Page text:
Sunday, October 26, 2014

Kill All Parents: Awesome Idea, Awful Comic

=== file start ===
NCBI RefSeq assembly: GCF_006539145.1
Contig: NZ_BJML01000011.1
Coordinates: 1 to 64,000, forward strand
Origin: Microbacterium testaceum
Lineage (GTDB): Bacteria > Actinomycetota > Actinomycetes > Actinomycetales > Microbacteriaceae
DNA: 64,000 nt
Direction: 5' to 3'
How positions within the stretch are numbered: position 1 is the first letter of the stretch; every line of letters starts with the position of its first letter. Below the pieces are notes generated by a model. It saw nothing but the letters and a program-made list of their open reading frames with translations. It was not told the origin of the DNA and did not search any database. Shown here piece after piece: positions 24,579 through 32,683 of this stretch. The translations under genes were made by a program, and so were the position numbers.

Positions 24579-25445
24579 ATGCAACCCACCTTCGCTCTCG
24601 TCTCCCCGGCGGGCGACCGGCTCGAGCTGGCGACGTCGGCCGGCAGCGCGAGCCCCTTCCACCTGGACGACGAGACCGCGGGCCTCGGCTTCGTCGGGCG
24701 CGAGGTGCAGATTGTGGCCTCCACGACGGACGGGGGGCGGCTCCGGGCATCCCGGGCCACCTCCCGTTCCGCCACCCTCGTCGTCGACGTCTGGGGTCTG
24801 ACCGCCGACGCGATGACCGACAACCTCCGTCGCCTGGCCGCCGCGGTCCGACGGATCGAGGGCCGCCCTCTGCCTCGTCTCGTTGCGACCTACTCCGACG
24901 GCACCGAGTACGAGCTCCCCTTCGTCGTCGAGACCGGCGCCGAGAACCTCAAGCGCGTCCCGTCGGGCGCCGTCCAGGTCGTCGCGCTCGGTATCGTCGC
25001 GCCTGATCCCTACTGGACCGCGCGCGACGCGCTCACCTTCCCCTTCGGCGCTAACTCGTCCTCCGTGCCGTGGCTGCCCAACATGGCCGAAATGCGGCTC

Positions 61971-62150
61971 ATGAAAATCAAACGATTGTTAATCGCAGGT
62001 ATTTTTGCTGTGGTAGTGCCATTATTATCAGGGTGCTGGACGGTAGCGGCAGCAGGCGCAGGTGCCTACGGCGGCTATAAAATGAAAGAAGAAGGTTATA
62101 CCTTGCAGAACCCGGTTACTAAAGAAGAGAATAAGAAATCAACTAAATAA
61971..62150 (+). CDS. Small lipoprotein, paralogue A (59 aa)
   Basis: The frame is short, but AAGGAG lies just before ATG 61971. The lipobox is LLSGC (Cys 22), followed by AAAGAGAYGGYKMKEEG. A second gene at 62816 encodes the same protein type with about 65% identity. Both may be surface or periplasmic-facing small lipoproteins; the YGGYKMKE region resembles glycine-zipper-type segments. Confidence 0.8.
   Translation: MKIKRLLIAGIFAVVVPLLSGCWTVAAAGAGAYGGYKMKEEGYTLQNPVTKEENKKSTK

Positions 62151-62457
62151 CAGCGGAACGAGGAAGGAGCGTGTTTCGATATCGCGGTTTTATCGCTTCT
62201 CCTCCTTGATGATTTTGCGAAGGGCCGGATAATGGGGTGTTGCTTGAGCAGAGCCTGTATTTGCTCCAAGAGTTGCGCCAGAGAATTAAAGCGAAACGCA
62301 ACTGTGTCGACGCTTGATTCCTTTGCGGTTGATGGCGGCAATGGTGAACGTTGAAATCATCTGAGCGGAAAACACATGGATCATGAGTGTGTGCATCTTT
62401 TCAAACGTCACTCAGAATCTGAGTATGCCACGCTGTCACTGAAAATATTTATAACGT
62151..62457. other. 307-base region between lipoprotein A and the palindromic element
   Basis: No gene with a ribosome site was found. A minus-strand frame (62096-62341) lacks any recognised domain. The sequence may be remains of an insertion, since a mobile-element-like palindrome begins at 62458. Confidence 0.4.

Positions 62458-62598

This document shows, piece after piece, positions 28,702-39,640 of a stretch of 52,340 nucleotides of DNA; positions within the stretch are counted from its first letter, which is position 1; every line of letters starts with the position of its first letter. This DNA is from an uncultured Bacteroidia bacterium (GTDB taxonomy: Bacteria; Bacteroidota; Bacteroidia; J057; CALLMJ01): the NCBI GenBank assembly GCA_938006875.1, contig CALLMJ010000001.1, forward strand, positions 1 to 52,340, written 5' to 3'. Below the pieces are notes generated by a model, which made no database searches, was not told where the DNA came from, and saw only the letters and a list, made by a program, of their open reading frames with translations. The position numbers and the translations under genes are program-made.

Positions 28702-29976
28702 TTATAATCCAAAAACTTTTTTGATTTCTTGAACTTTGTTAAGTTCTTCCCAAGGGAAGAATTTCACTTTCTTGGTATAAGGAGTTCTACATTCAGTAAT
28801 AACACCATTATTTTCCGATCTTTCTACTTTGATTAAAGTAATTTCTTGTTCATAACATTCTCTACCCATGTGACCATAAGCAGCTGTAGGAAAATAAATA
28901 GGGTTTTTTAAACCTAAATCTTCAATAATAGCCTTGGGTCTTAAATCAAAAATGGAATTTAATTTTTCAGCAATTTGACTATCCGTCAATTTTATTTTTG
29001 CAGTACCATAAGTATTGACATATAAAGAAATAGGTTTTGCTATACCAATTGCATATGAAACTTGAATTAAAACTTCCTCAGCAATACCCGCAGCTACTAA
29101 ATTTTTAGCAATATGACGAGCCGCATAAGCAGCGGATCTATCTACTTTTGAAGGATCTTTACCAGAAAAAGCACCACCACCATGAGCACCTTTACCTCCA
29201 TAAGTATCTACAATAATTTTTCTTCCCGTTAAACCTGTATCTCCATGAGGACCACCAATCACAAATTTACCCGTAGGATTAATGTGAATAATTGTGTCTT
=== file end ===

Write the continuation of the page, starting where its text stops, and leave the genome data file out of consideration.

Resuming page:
Kill All Parents is a one-shot comicbook story, basically a graphic novella but done in the format  of a typical monthly issue, just with more pages. The decision to make it look like your average ongoing comic is deliberate, since the whole thing is essentially a commentary on a specific superhero trope, so having the book resemble any average superhero series on the shelves plays right into that. Sadly, the limited space the creators give themselves in which to relate this narrative ends up being one of its biggest shortcomings, because none of the interesting or complicated aspects of the story ever get properly developed. Neither does anyone on the cast, for that matter, nor the world in which they live. Kill All Parents moves too fast and is too small to provide any more than the most superficial look at its themes and characters, which is a drag, because there's clearly a ton of potential in those themes and characters to be extra impressive, and instead they all fall flat.